Unloading The Cargo At The Fulton Fish Market 1923
The Fulton Fish Market turned 200 years old in 2021. According to Richard C. McKay author of South StreetA Mariritme History of New York (Putnam) 1934, after a fire in January 1821 destroyed a large number of wooden buildings around South Street, a fish market building was erected in the area and was open for business in November of that year.
Our photograph was taken by Percy Loomis Sperr in 1923 and shows the loading of fish into barrels. Continue reading →
An out of work man, a beautiful woman, gangsters, an about to retire visually impaired cop, an escaped lion and a robbery at The Central Park Casino make up the plot of Warner Bros. 1932 drama Central Park.Continue reading →
A different sort of accident occurred thirty years later to the new Equitable Building.
On Friday, March 13, 1942 during World War II, eight anti-aircraft shells were mistakenly launched by the army from the East River. The Equitable Building was hit by one of the 37 millimeter shells. Continue reading →
Marilyn Monroe and Jane Russell At Grauman’s Chinese Theater 1953
Marilyn Monroe and Jane Russell leave lasting impressions at Grauman’s Chinese Theatre. If it were up to Marilyn though it would not have been their hands and feet impressed in wet cement in front of the theater. Continue reading →
Three Members Of The 1931 The Philadelphia Athletics Pitching Staff
May Play In World Series
Here are three important members of the Philadelphia Athletics pitching staff who are bound to figure in the World Series with the St. Louis Cardinals. Left to right, George Earnshaw, Eddie Rommel and Robert “Lefty” Grove. Photo: Acme September 30, 1931
The Athletics had reason to be confident. The previous year, the Athletics defeated the Cardinals four games to two with Grove and Earnshaw each winning two games.
The photo caption writer here was a bit off with “bound to figure”. Rommel pitched just one inning in the 1931 World Series.
Earnshaw and Grove once again carried the load pitching 50of the 61 innings for the Athletics, but wound up losing the championship to the Cardinals in seven games. Continue reading →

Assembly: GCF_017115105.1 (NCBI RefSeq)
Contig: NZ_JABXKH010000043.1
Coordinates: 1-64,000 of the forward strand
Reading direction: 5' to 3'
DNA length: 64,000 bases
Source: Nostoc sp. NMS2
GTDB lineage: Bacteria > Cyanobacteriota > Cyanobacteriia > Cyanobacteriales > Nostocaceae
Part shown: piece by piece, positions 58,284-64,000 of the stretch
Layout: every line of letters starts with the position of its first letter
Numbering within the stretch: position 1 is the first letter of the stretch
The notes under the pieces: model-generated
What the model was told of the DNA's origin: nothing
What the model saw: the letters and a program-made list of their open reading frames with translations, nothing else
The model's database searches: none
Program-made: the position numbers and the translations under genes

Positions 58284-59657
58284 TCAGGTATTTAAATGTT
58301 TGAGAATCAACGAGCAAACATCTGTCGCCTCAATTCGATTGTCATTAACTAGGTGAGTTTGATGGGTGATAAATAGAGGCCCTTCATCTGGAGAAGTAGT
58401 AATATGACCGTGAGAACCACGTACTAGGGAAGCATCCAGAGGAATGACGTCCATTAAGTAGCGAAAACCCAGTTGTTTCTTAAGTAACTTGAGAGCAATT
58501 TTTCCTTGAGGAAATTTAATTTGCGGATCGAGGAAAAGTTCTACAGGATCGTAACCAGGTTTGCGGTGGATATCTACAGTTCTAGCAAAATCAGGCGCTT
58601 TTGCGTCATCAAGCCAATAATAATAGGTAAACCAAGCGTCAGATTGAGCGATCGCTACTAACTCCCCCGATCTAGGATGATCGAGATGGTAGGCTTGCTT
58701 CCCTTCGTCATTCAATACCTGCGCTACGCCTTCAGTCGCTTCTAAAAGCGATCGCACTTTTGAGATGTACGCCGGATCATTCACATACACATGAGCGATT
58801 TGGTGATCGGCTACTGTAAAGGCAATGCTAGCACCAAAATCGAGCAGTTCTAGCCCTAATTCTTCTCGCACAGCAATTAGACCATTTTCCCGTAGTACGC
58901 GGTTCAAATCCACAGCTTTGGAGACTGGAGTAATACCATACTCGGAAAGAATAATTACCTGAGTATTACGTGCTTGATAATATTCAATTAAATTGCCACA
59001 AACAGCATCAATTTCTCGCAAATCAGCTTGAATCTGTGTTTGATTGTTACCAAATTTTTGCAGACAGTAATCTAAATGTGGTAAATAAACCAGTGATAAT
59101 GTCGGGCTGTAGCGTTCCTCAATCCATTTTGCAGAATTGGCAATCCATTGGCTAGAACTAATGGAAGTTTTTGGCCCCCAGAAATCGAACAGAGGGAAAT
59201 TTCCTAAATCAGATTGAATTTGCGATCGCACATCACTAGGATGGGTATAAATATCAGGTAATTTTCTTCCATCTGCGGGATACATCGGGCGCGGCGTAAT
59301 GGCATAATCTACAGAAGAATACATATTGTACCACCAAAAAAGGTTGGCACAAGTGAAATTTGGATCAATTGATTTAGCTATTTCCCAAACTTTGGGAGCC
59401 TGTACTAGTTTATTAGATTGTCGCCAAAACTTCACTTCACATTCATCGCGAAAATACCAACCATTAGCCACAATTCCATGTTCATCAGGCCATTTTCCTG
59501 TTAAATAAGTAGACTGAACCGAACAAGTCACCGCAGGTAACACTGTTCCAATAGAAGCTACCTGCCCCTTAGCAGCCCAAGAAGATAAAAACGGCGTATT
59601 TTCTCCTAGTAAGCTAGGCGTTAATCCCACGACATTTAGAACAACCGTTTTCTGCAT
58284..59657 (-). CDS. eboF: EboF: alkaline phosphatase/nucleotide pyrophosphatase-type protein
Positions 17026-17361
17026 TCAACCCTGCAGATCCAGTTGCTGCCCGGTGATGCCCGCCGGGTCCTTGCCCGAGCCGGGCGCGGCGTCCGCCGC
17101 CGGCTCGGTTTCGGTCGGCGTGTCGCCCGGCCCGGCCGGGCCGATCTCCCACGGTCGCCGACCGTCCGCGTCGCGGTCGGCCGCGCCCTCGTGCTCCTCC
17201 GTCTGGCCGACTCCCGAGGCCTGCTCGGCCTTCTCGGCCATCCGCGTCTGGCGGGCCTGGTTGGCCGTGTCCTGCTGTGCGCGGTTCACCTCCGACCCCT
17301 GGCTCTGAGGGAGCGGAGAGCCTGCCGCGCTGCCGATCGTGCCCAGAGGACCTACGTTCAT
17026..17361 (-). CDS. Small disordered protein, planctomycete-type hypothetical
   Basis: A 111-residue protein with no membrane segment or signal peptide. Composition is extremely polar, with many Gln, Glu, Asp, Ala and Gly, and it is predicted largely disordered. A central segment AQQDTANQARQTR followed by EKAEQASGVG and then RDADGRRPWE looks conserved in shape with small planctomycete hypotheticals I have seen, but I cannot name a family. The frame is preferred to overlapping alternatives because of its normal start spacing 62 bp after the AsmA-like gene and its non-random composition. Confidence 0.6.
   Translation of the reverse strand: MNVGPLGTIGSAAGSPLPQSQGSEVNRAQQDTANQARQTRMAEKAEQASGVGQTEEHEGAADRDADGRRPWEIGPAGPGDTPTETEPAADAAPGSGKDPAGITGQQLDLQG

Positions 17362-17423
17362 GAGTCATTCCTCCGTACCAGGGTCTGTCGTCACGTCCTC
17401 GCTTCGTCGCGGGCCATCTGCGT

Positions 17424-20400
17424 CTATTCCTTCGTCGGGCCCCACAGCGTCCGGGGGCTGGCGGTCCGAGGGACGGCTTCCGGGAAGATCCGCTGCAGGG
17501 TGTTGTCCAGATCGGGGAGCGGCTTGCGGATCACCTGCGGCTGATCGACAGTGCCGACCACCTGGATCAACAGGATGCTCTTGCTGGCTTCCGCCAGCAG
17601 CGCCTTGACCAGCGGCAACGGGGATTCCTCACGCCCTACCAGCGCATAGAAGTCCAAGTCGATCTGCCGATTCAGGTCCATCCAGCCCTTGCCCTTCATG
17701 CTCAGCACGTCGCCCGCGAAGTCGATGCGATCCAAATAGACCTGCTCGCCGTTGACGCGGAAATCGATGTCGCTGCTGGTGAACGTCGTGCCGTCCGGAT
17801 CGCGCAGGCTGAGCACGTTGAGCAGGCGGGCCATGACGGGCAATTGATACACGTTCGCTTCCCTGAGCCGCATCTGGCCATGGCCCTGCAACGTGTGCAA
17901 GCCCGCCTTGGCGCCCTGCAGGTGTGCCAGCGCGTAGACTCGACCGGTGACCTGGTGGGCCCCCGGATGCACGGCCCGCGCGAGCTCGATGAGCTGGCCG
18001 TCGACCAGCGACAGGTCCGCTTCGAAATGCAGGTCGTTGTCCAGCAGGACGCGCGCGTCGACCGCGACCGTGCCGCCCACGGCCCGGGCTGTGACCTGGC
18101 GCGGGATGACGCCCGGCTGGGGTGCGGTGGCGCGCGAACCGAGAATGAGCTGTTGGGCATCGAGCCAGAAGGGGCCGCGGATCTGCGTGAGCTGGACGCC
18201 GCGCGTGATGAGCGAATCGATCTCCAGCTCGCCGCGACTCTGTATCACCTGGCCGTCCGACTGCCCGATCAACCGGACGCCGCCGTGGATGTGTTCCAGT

Baseball’s Regular Season Is Too Long or The Post-Season Starts Too Late
An Easy Out Jackie Robinson is an easy force out at second in first inning of fourth game of World Series at Ebbets Field, Brooklyn, New York , Oct. 3. Yankee second baseman Billy Martin has thrown to first too late to make double play on Gil Hodges who started play on a grounder to third baseman Gil McDougald – 10/3/1953 credit Wide World Photos
On October 3, 1953 The New York Yankees and Brooklyn Dodgers played game four of the World Series.
On October 3, 2021 baseball’s regular season finally concluded. There will be 10 teams competing in the post-season.
It’s no longer as simple as the best team in each league squaring up against each other. Continue reading →
The trees lining The Mall in Central Park are mature American Elms, over 100-years-old.
You don’t need to be a dendrophile to appreciate the American Elm. But, most people take for granted the canopy of trees that surround The Mall.
For the last 93 years the American Elm has been decimated by the spread of Dutch Elm Disease. Those who study plant pathology, phytopathologists, first identified the fungus which causes Dutch Elm Disease in 1921. Continue reading →
Our Gang (The Little Rascals) Reunion With Jane Withers -1942
Old-Timers To Make Comeback Try
Hollywood, Calif – This young sextet of “old-timers” of the movies are no doubt familiar to you. In case they’re not, photo shows, (left to right): “Our Gang’s” Alfalfa Switzer; singer Bobby Breen; infant star Baby Sandy; Jane Withers; Spanky McFarland; and Bobby “Sooky” Coogan, Jackie Coogan’s brother. They are all playing in one picture with Jane Withers, each trying to make a comeback in his own right. credit: Acme 1942
The motion picture referred to is a 1942 feature film, Johnny Doughboy.
Never Before Seen Photographs Around The World Trade Center After The 9/11 Attacks
It was one week after the September 11 attacks. America and New York City was still in a state of disbelief. There was fear and grief. There was apprehension, And there were heroes. People who ventured into ground zero endangering their own lives for search and rescue. Continue reading →